NA: Red Hen Press looks like a fairly large and sophisticated operation. Located in Pasadena, you offer several awards in poetry, fiction, and nonfiction. And you have two other imprints, Arktoi and Boreal Books. And you offer literacy programs in the schools . . . How do you manage all that?
NA: Why is it called Red Hen? I keep thinking of the little red hen who planted the seed, and cut the corn, and took it to mill, and baked the bread and ate it all herself. Is there some reference here?
KG: You got it. In the beginning, we wanted to be a collective, but typically for sprawl cities, two of us ended up doing all the work, so when we became a 501(c)3 we decided to be Red Hen Press. In poetry, everyone wants to eat the bread—get published—but most people don’t want to plant the wheat and knead the dough. The actual work of putting together books and getting them out into the literary culture in such a way that someone will read them is daunting to most.NA: Could you talk a little bit about the different contests the press sponsors?
KG: We conduct three contests ourselves, and two in conjunction with other organizations. The Benjamin Saltman Award, for an original unpublished poetry collection, is named after my poetry teacher, a fine Southern California poet. It’s for $3,000 and has been won by some outstanding poets. Our first winner was Gaylord Brewer, several of whose books we’ve now published, most recently Give Over, Graymalkin. The last two winners are Lillian-Yvonne Bertram, whose But a Storm is Blowing from Paradise came out in March of 2012, and Brynn Saito, whose The Palace of Contemplating Departure will come out in March of 2013. We also have the Red Hen Short Fiction Award and the Red Hen Poetry Prize, both for $1,000. The winning pieces are published in The Los Angeles Review. We choose new final judges for all three awards every year and all the initial reading is done by the Managing Editor and Publisher.
Every year, we also publish the winner of the A Room of Her Own Foundation’s To the Lighthouse Poetry Prize, for the best unpublished poetry collection by a woman. Every other year, we publish the winner of the Letras Latinas/Red Hen Press Poetry Prize, for a second or third full-length collection by a Latino or Latina poet. Each of those winners also receives $1,000.NA: Are most of the writers you publish prize-winners? Or do you also solicit manuscripts or have an open reading period?
KG: Of the 20 books we publish each year, two are the imprints, one is the Ben Saltman Award, one is the AROHO winner, and every other year one is the Letras Latinas winner, so that leaves 15 or 16 slots depending on the year. Our core poetry authors take up the rest of the poetry slots, so we are not acquiring new poets. But our prose list is still in progress. Our open reading period is the month of June and we accept work from agents throughout the year.NA: Will you say a few words about Arktoi Books?
KG: I asked Arktoi’s Editor, the poet Eloise Klein Healy (whose new and selected, A Wild Surmise, comes out in March of 2012) to answer this one. Here’s what she said: “Red Hen Press was my first choice of publisher to approach about an imprint. I had come to the conclusion that lesbian writers weren't being published in the numbers I had grown used to and I wanted to do something to give them more opportunities. Also, I felt that the lesbian community had reached a new stage and the writing should reflect that literary and political growth. I felt I wanted to publish books that spoke to the whole world, that would find a way to many audiences, that would reflect the intelligent and challenging work I knew was out there waiting to find its way into books. And, a book is still a ticket, so Arktoi exists to put tickets in the hands of fabulous writers who happen to be lesbian women.”NA: And Boreal Books? I am such a fan of that book, Double Moon, by the artist Margo Klass and the writer, Frank Soos.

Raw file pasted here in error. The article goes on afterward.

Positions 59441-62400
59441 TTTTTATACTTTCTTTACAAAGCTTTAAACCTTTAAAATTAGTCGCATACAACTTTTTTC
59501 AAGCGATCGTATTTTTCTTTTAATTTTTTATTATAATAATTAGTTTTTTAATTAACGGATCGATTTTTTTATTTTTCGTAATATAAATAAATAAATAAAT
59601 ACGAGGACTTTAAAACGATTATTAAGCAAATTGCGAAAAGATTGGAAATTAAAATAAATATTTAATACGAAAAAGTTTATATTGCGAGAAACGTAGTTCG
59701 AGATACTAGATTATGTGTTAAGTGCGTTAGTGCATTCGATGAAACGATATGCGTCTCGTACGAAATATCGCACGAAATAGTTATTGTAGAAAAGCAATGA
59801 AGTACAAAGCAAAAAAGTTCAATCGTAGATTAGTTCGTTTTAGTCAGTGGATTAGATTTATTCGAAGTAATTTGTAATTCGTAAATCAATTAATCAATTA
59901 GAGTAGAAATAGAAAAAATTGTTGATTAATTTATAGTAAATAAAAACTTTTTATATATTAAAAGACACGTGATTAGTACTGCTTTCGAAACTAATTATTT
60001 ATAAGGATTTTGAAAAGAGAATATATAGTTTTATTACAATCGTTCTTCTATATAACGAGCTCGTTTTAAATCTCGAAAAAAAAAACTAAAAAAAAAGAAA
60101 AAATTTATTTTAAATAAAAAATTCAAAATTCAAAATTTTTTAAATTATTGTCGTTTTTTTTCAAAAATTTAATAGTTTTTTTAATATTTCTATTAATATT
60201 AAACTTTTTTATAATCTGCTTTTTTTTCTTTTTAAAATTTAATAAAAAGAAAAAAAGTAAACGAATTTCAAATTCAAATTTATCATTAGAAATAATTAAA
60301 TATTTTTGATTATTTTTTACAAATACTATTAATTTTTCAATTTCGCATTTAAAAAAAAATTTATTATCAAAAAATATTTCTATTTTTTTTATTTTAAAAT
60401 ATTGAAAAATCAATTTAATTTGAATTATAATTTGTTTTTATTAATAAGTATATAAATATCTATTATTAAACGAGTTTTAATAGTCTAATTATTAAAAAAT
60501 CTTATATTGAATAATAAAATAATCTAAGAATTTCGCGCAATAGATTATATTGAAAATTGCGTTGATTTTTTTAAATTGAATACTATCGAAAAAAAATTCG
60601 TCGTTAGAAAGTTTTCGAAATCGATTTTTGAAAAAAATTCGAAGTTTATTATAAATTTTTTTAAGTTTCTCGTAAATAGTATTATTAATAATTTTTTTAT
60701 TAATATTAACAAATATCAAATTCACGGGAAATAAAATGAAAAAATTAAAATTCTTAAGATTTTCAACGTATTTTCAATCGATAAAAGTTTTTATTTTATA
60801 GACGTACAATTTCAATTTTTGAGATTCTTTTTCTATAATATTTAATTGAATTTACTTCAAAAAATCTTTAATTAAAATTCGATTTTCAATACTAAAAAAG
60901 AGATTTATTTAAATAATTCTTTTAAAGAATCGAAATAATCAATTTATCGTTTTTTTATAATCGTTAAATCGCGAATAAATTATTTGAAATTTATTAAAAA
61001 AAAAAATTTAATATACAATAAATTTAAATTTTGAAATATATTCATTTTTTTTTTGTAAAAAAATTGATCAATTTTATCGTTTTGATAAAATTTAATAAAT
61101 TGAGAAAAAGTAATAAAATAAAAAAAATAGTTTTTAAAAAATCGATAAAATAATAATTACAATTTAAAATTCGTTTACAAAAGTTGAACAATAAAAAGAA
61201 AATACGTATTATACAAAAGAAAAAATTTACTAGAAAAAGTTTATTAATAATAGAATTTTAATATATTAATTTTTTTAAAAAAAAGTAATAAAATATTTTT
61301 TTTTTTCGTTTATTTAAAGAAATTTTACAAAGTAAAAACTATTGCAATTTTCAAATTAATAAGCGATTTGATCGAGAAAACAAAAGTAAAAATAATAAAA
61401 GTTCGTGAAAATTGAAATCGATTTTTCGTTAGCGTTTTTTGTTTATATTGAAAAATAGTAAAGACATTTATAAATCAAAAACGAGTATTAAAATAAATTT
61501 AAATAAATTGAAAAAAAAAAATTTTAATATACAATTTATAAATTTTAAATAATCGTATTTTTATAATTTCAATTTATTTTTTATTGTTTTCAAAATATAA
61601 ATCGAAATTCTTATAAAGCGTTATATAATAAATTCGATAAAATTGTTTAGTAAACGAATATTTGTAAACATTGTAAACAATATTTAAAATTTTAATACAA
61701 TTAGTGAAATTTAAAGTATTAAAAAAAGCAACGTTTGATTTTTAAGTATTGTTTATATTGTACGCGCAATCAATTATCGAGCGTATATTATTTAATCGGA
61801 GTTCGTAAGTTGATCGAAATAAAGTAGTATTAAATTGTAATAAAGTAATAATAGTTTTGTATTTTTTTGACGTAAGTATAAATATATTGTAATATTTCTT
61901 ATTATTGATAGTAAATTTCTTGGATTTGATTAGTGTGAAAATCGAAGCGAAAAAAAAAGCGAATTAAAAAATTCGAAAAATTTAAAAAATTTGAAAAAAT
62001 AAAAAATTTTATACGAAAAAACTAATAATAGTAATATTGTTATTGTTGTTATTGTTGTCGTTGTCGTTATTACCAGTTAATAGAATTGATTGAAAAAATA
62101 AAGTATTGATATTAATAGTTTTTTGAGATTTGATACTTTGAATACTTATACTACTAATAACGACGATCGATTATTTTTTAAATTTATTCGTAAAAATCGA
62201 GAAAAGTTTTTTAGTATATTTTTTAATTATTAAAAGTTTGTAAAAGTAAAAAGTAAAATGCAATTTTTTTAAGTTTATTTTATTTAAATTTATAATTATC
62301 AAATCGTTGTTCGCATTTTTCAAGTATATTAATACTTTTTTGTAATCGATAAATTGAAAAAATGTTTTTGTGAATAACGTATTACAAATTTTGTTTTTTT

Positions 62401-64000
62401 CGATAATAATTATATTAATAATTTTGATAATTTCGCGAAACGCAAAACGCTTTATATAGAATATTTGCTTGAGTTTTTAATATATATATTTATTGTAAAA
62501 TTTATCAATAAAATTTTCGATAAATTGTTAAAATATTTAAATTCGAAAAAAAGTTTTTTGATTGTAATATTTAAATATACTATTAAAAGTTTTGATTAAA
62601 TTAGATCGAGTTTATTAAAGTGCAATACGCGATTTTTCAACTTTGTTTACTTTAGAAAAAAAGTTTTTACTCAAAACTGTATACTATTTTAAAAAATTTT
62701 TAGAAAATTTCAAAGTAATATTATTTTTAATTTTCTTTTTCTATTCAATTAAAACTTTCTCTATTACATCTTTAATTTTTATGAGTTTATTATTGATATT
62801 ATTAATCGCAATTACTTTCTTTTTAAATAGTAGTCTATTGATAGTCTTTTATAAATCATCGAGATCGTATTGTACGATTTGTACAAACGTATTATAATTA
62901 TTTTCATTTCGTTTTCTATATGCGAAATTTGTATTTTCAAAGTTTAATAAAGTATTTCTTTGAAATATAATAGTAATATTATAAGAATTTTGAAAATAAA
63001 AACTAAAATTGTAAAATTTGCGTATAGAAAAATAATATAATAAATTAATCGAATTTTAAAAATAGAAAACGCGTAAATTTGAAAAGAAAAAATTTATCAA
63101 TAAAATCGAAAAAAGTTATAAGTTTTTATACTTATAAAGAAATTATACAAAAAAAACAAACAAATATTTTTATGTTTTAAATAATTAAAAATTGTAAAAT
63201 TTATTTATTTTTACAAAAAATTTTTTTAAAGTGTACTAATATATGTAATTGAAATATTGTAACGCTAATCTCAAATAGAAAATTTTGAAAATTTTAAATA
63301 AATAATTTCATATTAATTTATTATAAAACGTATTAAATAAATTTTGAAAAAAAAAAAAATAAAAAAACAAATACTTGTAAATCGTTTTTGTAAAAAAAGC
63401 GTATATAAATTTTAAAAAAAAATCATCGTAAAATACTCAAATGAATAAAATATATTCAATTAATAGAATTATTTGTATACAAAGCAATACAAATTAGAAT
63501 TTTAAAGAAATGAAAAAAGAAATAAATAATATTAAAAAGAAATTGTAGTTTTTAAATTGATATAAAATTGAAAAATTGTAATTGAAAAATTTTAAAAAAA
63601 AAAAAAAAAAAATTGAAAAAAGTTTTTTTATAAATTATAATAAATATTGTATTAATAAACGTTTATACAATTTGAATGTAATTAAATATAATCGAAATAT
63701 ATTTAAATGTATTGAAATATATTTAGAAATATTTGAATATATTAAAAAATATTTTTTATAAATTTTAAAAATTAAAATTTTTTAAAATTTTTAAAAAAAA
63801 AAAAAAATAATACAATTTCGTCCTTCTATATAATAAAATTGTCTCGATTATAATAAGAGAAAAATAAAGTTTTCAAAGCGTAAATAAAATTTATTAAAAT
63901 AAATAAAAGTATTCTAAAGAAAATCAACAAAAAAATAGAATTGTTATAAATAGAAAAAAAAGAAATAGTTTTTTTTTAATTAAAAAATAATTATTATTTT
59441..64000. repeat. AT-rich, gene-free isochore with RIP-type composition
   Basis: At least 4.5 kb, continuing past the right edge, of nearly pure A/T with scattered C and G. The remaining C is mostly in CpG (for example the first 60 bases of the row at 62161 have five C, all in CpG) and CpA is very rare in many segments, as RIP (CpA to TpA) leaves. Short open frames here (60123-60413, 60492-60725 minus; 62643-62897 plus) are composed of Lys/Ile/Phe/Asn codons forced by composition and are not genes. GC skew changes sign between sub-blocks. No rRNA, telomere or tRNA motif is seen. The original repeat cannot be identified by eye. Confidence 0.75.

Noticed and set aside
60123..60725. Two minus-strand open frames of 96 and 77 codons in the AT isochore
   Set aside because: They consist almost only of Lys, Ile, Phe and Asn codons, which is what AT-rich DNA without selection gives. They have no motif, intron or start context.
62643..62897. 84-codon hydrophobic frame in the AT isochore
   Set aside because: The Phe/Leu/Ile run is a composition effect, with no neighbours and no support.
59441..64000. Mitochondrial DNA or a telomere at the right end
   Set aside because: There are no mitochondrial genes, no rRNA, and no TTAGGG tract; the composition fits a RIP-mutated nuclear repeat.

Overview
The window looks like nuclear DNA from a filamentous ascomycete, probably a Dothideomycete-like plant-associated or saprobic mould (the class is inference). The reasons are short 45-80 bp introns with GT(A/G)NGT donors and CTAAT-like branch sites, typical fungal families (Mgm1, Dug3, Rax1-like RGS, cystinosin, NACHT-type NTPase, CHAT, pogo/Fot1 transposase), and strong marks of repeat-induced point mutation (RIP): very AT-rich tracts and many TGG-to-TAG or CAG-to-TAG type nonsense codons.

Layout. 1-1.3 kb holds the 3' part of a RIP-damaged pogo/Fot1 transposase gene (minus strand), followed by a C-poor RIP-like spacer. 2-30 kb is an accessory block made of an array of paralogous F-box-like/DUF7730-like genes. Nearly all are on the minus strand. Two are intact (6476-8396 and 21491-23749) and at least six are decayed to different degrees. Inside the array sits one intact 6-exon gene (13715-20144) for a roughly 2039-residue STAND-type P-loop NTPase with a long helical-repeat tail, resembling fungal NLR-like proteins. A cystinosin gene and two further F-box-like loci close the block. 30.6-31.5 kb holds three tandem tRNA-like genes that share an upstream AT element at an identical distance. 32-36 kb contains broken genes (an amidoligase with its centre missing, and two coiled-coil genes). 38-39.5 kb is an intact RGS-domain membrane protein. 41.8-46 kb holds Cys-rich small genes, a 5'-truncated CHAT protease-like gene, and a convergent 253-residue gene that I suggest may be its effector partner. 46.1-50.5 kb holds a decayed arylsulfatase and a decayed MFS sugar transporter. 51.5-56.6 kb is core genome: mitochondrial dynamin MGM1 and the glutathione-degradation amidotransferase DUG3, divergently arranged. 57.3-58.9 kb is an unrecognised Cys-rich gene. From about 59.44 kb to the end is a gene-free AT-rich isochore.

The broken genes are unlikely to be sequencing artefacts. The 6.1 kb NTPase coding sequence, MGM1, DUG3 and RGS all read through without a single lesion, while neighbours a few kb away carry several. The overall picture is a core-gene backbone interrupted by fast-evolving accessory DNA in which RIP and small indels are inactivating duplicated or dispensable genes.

KG: Boreal Books brings out one title a year by a writer from Alaska. So far we've had a book by Eva Saulitis, a marine biologist who studies killer whales in Prince William Sound. Leaving Resurrection contains essays that deal with questions science doesn't let her ask. The second title is Double Moon, the book you admire--intricate box constructions by Margo Klass and brief responses crafted by Frank Soos. Full color and a sophisticated design make that book especially gorgeous. Our third title is a book of poems, A Measure's Hush, by Anne Coray, who lives subsistence on the north shore of Lake Clark. No road leads to her cabin, but these poems can get you there. She's an artist, musician, and poet. This year's Boreal Book is a novel in poems by Nicole Stellon O'Donnell. She went into the Alaska and Polar Regions collection at Rasmuson Library and found a cache of 600 letters to and from one of the first women to come to Fairbanks during the Gold Rush. Nicole got ideas for characters and a story line and wrote Steam Laundry. The Boreal Books series spotlights the finest new writing from Alaska.NA: How long has Red Hen Press been in existence? How has it evolved over time?
KG: We started in 1994 as a poetry press. By 1997, we were also publishing prose, and at this point, nearly half the list is prose. We’ve become a national press with four reading series in Los Angeles and four in New York. Our editorial direction has always been to embrace the work of outsiders, but now that has evolved to include publishing books by established authors whose new books are too risky for New York, like Ron Carlson’s Room Service, a hybrid work of poetry, prose poetry, and micro-fiction, or David Maine’s An Age of Madness, a truly haunting novel. We publish work by such disparate authors as Camille Dungy, John Barr, Doug Kearney, David Mason, Chris Abani, and Lisa Krueger.NA: Is there any way to describe what kind of writers you seek to publish? Or maybe what kinds of work you would never print?